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BIBLE & THEOLOGY | SALVATION, Part 2 of 2

By salvation Category

Salvation – the core of The Salvation Army.  William Booth based his ministry on repentance and salvation.  In his book “In Darkest England and The Way Out” he said, “My only hope for the permanent deliverance of mankind from misery, either in this world or the next, is the regeneration or remaking of the individual by the power of the Holy Ghost through Jesus Christ. But in providing for the relief of temporal misery I reckon that I am only making it easy where it is now difficult, and possible where it is now all but impossible, for men and women to find their way to the Cross of our Lord Jesus Christ.”  Salvation.

In the following essay, Cadet Jason Dockeray explores the meaning of Salvation.

Salvation is one of the most commonly used words in the Christian world.  All professing Christians understand salvation to be an integral aspect of Christianity.  This essay will look at the word salvation and what it means and who it is intended for and I will offer a personal reflection on what these findings mean to me as a follower of Jesus.

This paper will first explore the Old Testament view of salvation.  It is worth noting that there are some subtle differences between the New Testament and the Old Testament but for the most part the definition of salvation is consistent throughout the Biblical narrative.  Salvation, in the original Hebrew, has many different meanings.  When one goes back to find the root of the word they find four distinct words that are translated into the English word salvation.  The Hebrew describes actions such as deliverance, redemption, help in distress, and being saved.[1] In the Hebrew Bible the word Salvation is often used to refer to individuals, but most commonly to a specific group, the Israelites.  One clear example of this can be seen in Exodus 14:1-15:21 when the Israelites are miraculously delivered from the clutches of the Pharaoh.[2]  The covenant of God to save the Israelite people is seen in countless other places in the Old Testament.   At times it appears as though salvation, in the Hebrew context. is meant only for the Israelites.  This is misleading as we see other examples within the Hebrew Bible alluding to alternatives.  The story of Jonah reveals God’s salvation for the Ninevites.[3]  This universal salvation is more of a secondary theme, which flows under the major theme of salvation for the Israelites.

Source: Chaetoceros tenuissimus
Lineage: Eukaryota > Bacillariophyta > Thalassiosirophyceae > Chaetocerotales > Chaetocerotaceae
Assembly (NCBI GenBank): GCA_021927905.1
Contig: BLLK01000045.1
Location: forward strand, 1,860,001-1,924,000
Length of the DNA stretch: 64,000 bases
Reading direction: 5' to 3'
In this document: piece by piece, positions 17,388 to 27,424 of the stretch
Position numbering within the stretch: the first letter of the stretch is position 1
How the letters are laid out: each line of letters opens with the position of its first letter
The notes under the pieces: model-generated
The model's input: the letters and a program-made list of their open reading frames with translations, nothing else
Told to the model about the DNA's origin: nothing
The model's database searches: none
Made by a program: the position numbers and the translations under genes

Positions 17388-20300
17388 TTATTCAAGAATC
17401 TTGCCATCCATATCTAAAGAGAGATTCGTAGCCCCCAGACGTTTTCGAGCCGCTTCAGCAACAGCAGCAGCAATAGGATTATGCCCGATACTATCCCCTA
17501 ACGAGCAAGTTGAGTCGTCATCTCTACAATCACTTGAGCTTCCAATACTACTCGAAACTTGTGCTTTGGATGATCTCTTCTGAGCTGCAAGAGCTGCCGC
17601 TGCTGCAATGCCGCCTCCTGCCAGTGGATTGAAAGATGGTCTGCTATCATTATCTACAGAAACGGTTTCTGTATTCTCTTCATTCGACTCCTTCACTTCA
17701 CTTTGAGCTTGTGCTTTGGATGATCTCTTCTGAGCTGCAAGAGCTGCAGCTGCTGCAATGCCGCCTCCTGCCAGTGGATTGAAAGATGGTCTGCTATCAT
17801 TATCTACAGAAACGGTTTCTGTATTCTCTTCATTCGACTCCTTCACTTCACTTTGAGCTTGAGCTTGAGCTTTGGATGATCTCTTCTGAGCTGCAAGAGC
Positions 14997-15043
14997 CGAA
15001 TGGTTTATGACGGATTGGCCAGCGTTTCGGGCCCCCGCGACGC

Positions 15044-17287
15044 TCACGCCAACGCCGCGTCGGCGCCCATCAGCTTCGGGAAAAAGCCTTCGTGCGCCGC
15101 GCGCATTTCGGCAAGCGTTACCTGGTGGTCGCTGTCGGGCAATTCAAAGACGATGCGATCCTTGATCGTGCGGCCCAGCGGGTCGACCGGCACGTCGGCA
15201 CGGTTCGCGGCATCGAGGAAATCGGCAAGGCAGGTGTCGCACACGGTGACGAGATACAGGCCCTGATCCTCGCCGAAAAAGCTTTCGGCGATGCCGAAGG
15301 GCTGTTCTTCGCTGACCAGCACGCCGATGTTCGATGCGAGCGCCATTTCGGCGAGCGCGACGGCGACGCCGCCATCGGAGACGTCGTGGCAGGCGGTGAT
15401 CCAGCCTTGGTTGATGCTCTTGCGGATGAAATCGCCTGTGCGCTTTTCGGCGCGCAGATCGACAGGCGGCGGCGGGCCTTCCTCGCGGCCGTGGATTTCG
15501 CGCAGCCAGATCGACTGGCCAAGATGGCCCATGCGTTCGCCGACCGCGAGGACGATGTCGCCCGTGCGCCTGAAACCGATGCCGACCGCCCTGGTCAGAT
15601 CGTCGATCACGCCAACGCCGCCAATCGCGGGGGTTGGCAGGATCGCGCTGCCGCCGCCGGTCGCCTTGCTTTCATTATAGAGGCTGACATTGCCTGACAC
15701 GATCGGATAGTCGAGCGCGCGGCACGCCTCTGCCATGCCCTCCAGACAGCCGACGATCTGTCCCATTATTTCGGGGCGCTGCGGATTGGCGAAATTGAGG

Understanding that salvation seems to be geared more towards the people of Israel in the Old Testament it is important to understand what they are being saved from.  The Biblical text seems to show that in the Old Testament salvation is given from the threat of physical violence, captivity, death and sin.[4]  These themes are repeated in the New Testament, but a prevalent difference between the two is that in the Old Testament, salvation seems to be tied to the virtue of one’s work.  If you are faithful to God, He is faithful to you.  This is clearly seen in the salvation of the people during the Babylonian captivity, and before that in the life of David, who seemed to experience God’s salvation because of his unwavering faithfulness to God.